Modified frailty index is predictive of wound complications in obese patients undergoing gynecologic surgery via a midline vertical incision

Mary M. Mullen, Bree P. Porcelli, James Cripe, L. Stewart Massad, Lindsay M. Kuroki, Akiva P. Novetsky, Leping Wan, Matthew A. Powell, David G. Mutch, Premal H. Thaker

Research output: Contribution to journalArticlepeer-review

1 Scopus citations

Abstract

Objectives: There are limited methods to identify which obese patients will experience wound complications after undergoing gynecologic surgery. We sought to determine the association between frailty and postoperative wound complications and to develop a prediction model for wound complications in this patient population. Methods: We reviewed prospectively collected data of obese patients undergoing laparotomy though midline vertical incisions from 7/2013-3/2016. Modified frailty index (mFI) was calculated using 11 comorbidities previously validated. The primary outcome was the composite rate of postoperative wound complication. Data was analyzed using Fisher exact test or Chi-square and t-tests or Kruskal-Wallis tests. Poisson regression models were used to generate relative risks. Prediction models were created with receiver-operator characteristic curve analysis. Results: Of 163 patients included, 56 (34%) were considered frail. Wound complications occurred in 52 patients (31.9%): 28 (50%) frail and 24 (22.4%) non-frail patients (RR 2.23, 95%CI 1.29-3.85). Frail patients had significantly greater frequencies of wound breakdown (37.5% vs 15%, RR 2.51, 95%CI 1.31-4.81). After controlling for BMI, tobacco use, and maximum postoperative glucose, frailty remained an independent predictor of wound complication (aRR 1.88, 95%CI 1.04-3.40). The area under the curve for the predictive model incorporating frailty was 0.73 for wound complications. Conclusion: Frailty is associated with wound complications in obese patients undergoing gynecologic surgery via a midline vertical incision and is a useful tool in identifying the most high risk patients. Further prospective research is necessary to incorporate mFI into preoperative planning and counseling.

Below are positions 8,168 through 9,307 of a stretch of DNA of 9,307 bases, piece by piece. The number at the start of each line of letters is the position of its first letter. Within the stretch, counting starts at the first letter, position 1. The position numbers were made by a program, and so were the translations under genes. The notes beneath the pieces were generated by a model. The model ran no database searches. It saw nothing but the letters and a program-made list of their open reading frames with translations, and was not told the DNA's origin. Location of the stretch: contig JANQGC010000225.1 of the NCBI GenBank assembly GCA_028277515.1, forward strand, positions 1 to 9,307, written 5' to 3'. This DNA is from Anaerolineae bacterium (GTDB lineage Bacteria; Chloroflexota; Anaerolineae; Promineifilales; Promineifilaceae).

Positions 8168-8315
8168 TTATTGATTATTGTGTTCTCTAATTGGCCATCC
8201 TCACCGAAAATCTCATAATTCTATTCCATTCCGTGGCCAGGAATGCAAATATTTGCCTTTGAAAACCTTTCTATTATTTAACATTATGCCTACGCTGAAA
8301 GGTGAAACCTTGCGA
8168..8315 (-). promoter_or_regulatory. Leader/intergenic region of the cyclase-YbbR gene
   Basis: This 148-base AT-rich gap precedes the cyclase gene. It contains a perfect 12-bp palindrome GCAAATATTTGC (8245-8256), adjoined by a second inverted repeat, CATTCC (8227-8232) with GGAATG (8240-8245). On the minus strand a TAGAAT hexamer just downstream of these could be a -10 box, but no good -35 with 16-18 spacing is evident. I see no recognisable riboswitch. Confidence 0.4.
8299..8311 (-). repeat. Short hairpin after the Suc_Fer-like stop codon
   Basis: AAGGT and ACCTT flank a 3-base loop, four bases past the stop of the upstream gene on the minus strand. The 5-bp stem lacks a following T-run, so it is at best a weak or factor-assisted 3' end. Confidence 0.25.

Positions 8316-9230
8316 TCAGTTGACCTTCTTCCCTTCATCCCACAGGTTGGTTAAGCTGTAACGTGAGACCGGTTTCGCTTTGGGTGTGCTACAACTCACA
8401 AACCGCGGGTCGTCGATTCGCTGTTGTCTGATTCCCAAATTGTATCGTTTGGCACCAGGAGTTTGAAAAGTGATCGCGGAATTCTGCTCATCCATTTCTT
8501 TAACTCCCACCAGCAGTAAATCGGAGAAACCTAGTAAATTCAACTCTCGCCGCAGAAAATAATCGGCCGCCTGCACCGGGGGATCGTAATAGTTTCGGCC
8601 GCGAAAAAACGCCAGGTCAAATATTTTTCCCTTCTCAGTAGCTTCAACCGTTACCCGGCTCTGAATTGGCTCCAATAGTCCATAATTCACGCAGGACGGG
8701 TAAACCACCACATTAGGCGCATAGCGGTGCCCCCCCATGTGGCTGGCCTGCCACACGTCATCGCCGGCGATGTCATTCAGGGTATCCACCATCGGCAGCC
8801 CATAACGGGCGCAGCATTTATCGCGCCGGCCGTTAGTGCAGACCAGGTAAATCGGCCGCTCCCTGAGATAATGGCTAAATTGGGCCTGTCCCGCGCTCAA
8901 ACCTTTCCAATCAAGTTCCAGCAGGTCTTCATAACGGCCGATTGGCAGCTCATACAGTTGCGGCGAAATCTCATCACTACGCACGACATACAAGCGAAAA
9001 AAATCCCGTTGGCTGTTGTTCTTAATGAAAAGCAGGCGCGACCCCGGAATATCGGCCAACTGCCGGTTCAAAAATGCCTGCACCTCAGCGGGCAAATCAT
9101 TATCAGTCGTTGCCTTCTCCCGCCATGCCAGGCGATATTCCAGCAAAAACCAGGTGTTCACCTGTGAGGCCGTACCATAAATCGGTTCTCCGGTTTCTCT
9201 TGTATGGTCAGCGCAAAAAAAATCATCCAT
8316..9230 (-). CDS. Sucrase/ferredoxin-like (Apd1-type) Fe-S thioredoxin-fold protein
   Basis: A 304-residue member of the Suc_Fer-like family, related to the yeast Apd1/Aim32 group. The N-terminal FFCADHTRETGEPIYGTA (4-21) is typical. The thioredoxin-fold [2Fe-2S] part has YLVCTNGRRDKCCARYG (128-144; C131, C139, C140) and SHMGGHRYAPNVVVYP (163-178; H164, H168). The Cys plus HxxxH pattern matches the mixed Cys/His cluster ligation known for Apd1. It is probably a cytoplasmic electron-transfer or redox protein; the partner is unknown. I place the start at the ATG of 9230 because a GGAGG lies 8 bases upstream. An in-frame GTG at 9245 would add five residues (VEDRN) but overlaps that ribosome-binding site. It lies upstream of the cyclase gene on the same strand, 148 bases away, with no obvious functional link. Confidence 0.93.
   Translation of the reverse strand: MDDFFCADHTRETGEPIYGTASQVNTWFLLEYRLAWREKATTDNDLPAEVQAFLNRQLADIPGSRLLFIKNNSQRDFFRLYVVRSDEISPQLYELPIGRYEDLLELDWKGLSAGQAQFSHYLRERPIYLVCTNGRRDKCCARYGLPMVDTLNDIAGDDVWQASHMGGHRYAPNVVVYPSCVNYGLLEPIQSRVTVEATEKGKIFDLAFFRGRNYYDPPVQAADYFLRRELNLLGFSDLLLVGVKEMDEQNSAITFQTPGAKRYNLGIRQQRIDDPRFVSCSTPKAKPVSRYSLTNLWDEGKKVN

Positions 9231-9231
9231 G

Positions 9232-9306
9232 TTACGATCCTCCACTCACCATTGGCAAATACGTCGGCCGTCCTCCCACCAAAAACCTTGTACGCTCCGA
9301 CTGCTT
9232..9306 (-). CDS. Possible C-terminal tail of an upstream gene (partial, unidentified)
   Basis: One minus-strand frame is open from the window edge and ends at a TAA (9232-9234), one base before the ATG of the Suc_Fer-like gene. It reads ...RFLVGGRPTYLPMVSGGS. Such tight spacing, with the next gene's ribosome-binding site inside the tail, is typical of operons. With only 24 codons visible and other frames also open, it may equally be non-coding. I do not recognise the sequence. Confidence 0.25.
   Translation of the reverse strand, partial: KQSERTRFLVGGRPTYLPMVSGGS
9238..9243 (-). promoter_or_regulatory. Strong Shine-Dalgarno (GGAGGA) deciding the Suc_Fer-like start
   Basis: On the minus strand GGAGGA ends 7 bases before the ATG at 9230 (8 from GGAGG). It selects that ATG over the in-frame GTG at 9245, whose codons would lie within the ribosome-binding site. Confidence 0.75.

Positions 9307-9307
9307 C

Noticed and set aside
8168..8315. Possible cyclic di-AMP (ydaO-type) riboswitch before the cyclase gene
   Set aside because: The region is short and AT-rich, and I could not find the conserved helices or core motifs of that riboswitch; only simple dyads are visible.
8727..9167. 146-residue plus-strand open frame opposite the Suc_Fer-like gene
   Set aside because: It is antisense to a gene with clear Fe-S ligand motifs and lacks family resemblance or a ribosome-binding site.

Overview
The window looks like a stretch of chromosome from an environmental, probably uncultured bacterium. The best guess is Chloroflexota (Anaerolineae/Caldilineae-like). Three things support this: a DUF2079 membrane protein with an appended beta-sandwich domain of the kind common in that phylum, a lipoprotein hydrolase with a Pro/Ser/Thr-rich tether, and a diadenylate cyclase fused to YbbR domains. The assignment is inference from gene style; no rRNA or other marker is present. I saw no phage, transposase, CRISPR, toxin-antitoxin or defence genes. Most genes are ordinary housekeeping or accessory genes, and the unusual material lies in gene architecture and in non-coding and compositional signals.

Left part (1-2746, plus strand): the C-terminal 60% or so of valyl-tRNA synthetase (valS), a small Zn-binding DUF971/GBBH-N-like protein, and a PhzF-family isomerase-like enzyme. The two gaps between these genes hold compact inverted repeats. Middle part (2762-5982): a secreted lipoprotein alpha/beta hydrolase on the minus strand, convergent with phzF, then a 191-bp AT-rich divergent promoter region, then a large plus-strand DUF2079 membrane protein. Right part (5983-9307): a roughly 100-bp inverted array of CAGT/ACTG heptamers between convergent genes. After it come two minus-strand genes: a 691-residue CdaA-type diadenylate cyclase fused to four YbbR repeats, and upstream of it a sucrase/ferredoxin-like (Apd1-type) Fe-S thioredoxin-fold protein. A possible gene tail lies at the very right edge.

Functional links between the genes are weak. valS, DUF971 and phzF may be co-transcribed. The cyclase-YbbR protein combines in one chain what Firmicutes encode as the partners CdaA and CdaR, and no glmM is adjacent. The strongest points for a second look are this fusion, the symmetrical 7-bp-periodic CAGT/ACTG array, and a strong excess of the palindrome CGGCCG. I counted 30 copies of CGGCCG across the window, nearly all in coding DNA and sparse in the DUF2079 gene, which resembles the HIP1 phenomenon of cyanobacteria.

Original languageEnglish
Pages (from-to)287-292
Number of pages6
JournalGynecologic oncology
Volume157
Issue number1
DOIs
StatePublished - Apr 2020

Fingerprint Dive into the research topics of 'Modified frailty index is predictive of wound complications in obese patients undergoing gynecologic surgery via a midline vertical incision'. Together they form a unique fingerprint.

Cite this